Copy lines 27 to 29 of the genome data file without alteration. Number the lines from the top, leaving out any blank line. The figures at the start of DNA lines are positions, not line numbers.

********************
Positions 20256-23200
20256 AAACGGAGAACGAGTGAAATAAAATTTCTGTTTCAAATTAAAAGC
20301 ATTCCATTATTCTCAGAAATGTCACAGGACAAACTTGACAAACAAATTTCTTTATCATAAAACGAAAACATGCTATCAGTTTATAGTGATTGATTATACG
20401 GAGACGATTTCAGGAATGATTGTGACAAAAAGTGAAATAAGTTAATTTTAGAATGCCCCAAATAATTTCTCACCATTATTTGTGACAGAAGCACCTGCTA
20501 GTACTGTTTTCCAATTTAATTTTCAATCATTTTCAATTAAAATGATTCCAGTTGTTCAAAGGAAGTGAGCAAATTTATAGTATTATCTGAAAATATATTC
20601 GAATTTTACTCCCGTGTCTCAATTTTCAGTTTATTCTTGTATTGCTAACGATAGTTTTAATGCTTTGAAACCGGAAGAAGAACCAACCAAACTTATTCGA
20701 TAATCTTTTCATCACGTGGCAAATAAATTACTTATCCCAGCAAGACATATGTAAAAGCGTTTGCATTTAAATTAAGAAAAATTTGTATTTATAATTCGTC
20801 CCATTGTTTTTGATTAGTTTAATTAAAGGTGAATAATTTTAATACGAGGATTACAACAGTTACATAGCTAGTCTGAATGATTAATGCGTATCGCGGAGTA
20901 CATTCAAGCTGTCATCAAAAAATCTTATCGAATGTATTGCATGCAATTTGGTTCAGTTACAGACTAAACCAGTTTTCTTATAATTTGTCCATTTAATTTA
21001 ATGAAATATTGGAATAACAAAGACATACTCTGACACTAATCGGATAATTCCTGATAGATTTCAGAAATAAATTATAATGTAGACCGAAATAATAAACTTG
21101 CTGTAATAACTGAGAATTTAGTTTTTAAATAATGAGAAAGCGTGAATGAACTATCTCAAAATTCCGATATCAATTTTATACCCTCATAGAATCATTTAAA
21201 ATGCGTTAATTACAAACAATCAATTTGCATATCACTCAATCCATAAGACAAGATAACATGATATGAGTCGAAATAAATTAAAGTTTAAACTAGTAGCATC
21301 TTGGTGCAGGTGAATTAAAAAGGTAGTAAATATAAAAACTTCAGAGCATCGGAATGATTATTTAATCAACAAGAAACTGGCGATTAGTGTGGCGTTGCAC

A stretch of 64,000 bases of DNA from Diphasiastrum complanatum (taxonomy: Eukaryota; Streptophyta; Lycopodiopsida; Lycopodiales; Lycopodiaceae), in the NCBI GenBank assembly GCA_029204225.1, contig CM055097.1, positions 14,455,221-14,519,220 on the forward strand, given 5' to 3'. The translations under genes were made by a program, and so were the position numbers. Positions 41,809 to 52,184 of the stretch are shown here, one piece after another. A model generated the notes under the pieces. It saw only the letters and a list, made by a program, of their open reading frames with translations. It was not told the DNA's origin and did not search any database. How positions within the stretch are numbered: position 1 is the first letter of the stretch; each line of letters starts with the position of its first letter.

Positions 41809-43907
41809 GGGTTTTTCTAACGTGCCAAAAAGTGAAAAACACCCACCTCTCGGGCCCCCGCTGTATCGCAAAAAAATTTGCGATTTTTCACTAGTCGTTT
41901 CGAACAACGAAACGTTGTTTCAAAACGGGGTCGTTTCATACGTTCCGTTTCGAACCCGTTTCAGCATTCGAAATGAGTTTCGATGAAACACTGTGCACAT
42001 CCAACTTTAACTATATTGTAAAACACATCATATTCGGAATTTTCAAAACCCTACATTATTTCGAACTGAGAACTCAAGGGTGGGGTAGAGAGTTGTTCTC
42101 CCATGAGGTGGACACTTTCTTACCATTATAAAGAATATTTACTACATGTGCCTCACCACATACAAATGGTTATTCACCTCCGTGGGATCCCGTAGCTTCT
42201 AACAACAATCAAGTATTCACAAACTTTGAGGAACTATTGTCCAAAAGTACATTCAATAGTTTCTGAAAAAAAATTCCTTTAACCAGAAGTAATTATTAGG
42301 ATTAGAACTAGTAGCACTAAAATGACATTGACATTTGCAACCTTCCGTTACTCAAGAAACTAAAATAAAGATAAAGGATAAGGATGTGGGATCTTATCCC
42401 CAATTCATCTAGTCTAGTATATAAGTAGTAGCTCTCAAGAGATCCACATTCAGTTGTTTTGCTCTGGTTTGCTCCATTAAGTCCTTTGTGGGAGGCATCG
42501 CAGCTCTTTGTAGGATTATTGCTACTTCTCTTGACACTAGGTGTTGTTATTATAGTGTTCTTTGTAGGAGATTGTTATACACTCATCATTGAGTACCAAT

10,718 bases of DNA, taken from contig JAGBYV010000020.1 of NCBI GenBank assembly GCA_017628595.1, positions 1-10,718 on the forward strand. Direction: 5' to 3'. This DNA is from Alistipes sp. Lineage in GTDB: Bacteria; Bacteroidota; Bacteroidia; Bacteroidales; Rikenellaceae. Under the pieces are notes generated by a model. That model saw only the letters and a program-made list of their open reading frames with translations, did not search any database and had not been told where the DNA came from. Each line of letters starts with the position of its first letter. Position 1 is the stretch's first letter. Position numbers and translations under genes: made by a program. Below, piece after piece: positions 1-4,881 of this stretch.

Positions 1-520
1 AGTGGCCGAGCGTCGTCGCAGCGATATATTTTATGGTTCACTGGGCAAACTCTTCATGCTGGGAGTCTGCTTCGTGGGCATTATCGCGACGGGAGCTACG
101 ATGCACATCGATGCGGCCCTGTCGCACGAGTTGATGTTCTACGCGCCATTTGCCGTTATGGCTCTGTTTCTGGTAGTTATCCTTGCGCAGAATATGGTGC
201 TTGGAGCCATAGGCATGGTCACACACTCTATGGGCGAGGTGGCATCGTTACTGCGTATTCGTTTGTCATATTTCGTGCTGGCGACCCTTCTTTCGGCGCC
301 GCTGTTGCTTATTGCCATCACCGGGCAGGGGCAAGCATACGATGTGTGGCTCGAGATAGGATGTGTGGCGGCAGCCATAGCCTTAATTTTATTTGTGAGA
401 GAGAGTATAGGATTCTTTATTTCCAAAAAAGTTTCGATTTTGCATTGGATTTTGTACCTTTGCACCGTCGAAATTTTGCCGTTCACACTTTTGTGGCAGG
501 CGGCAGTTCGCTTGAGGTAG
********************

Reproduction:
101 ATGCACATCGATGCGGCCCTGTCGCACGAGTTGATGTTCTACGCGCCATTTGCCGTTATGGCTCTGTTTCTGGTAGTTATCCTTGCGCAGAATATGGTGC
201 TTGGAGCCATAGGCATGGTCACACACTCTATGGGCGAGGTGGCATCGTTACTGCGTATTCGTTTGTCATATTTCGTGCTGGCGACCCTTCTTTCGGCGCC
301 GCTGTTGCTTATTGCCATCACCGGGCAGGGGCAAGCATACGATGTGTGGCTCGAGATAGGATGTGTGGCGGCAGCCATAGCCTTAATTTTATTTGTGAGA